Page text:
New York Governor Andrew Cuomo earned headlines as the “savior” of NYC earlier this month when he announced that the long-dreaded L Train shutdown, which was to start this spring and last for 15 months for needed repair work after Superstorm Sandy, would not happen after all. Instead, he said, after consulting with Columbia and Cornell engineers, the same work could happen over nights and weekends for 15-20 months.
The press went nuts. “Why did we spend three years planning for a 15-month shutdown that is, in retrospect, totally unnecessary? Is the Metropolitan Transportation Authority staffed by idiots?” asked NY Magazine.
“The mayor thinks the M.T.A. has some real explaining to do about how it has handled this for the last few years,” a spokesman for Mayor Bill de Blasio said in a statement obtained by the New York Times.
There’s just one problem, as the NY Times points out today.
The MTA considered a plan similar to Cuomo’s back in 2014 and rejected it over logistical and safety concerns.
At the heart of the issue are power and signal cables, which under the full-shutdown plan would have been embedded in the tunnel’s bench wall, a ledge running along the base of the tunnel, The Verge reports. Under both Cuomo’s new plan and the rejected MTA plan, those cables would be hung on the walls on racks.
The MTA rejected the idea of hanging the cables because installing the racks was likely to damage the tunnel lining and release silica dust, a hazardous material that can cause lung cancer or other lung diseases. Containing silica, the NY Times reported, requires “‘isolation of the work area,’ which is difficult during a weekend closing.” Getting Monday morning service up and running on time, without posing a danger to commuters, would also be a challenge, the report delivered to the MTA in 2014 said.
The engineering firm that delivered the 2014 report, Parsons Brinkerhoff, is now known as WSP, and is the firm now leading the planning for Cuomo’s nights-and-weekends plan. WSP says it has a new “racking” approach that uses fewer, shorter bolts that “pose no risk to the tunnel lining,” Jerry Jannetti, a senior vice president at WSP, said in a statement provided to the Times.
The new racking approach has never been tested in a US tunnel restoration before, The Verge said. It has not ever been used under a river either, former New York City Transit president Carmen Bianco wrote in an op-ed last week.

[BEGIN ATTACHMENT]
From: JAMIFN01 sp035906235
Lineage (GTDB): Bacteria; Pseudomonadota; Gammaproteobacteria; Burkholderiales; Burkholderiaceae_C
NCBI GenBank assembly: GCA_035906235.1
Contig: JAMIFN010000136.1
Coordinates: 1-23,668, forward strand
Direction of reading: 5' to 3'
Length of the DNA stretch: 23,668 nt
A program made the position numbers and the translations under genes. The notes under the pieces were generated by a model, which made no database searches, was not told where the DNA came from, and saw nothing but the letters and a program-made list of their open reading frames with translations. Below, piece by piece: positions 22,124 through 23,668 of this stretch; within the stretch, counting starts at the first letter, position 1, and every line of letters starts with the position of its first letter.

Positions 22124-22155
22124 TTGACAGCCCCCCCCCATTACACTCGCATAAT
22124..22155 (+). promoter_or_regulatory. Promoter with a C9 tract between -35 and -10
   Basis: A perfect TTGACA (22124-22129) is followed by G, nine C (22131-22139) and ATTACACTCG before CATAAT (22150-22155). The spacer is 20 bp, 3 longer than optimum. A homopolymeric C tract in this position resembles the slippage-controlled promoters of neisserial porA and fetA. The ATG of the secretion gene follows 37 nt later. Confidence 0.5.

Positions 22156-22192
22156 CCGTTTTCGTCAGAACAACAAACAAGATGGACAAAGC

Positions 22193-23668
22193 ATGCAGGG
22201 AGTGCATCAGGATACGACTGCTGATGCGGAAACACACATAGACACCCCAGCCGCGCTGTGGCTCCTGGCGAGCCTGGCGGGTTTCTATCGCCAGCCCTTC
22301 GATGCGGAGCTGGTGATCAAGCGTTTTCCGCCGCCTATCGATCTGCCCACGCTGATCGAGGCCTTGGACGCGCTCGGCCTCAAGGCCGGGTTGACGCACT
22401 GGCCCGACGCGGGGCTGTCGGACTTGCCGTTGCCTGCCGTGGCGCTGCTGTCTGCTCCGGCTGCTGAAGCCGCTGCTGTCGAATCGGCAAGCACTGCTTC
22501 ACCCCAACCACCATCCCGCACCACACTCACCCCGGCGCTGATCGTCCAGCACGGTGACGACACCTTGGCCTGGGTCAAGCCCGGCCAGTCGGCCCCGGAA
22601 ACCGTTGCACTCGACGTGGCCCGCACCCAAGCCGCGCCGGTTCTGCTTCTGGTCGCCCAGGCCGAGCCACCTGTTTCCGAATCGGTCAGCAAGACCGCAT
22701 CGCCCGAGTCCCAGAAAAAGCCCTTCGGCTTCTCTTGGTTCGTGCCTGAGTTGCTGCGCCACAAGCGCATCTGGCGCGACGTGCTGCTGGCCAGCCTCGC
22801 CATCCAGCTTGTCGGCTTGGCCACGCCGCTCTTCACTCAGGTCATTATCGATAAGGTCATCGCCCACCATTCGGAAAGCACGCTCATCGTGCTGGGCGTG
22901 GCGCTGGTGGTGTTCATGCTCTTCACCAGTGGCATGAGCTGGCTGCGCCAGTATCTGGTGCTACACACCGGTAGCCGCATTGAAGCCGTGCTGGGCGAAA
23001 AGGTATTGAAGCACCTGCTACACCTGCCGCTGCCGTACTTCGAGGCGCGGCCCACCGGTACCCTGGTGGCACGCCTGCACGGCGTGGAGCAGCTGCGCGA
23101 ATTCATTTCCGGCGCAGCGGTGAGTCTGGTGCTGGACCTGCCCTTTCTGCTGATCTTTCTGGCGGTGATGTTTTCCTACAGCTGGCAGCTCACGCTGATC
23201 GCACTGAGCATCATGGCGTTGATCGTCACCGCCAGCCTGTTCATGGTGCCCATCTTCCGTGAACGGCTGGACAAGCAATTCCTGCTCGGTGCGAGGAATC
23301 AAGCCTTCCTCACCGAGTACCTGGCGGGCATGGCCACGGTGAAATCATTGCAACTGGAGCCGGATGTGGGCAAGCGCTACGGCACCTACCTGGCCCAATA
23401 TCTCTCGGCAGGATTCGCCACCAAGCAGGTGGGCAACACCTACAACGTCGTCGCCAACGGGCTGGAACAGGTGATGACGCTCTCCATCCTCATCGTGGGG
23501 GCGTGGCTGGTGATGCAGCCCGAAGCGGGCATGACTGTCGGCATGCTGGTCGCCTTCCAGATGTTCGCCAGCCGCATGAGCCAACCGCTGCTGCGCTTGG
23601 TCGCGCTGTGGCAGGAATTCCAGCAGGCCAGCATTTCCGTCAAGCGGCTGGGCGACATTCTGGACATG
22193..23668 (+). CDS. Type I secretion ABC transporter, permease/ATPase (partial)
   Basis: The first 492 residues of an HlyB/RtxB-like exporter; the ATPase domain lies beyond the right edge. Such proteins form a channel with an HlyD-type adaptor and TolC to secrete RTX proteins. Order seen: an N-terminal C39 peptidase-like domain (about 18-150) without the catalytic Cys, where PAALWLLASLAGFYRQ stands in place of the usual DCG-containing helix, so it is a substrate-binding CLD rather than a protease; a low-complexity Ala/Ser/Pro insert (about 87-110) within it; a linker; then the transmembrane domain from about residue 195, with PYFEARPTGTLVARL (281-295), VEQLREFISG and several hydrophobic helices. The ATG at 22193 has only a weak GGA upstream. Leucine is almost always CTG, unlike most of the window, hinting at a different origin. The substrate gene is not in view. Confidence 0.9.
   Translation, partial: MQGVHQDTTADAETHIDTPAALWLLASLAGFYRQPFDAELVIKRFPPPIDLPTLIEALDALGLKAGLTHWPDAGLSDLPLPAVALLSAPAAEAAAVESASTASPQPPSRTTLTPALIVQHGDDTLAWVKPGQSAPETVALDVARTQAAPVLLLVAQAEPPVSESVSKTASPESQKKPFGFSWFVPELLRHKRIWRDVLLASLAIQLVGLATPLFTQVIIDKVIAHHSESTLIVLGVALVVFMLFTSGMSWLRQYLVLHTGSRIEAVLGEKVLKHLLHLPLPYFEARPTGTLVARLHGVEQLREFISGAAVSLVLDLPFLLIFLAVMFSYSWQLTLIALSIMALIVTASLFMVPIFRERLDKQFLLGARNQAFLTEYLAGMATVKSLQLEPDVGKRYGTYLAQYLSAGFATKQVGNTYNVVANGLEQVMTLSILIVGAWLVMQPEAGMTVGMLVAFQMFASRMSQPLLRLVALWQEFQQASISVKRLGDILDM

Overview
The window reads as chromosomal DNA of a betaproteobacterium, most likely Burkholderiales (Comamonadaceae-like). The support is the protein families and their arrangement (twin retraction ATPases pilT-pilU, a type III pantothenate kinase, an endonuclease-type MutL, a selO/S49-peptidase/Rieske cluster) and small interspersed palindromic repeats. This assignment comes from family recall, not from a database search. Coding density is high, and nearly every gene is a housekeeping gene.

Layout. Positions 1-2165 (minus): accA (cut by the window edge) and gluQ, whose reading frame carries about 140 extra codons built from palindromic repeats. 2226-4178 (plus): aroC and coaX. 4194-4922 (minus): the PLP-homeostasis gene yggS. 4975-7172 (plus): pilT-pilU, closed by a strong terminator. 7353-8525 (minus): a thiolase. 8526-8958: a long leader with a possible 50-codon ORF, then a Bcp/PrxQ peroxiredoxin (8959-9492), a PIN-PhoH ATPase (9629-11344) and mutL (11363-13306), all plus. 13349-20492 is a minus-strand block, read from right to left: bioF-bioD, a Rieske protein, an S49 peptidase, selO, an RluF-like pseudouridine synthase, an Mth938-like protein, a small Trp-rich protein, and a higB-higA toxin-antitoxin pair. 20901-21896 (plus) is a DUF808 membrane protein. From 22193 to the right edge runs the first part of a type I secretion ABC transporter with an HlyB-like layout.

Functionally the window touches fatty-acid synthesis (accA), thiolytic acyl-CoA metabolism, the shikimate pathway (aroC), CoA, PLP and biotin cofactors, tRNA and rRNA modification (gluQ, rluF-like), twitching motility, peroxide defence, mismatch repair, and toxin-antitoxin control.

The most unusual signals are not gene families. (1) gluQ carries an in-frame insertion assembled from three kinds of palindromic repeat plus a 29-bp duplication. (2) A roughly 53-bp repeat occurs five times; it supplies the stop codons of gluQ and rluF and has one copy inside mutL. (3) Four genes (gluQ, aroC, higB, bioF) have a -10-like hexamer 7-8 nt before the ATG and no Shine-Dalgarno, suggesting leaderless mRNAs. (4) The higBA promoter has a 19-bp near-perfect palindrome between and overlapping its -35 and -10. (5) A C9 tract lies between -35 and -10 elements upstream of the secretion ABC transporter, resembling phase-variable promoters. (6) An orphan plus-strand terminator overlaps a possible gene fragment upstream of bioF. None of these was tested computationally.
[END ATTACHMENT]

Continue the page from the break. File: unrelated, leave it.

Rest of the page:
Bianco also added that he believes the new approach is “a Band-Aid that does not fundamentally address the long-term structural needs of the tube….We’ll be right back here in the same situation in 10 to 20 years.”
The Times reports that the fiber reinforced polymer that Cuomo intends to use is expected to last 40 years, whereas fully rebuilding the bench walls under a full-shutdown scenario could result in a tunnel with a lifespan twice as long.
The two tubes of the Canarsie Tunnel, which carries the L train under the East River, were flooded with 7 million gallons of saltwater during Hurricane Sandy in 2012. The salt water corroded and fried anything electric, Vice News reported. Since then, the train has been running on borrowed time — the water damage is getting worse, even after emergency patches, Branko Kleva, head of Sandy-related recovery for the MTA, told Vice. A manhole fire in 2016 was a result of a short from a damaged cable, Kleva said.
As of now, the MTA’s board still has to approve Cuomo’s plan, on which they will be briefed on Tuesday. Andy Byford, president of the NYC Transit Authority, told Gothamist he supports Cuomo’s new plan but said he won’t be “steamrolled” into accepting an accelerated timetable.
“It will take as long as it takes,” he said.
Rachel Kaufman is a journalist covering transportation, sustainability, science and tech. Her writing has appeared in Inc., National Geographic News, Scientific American and more.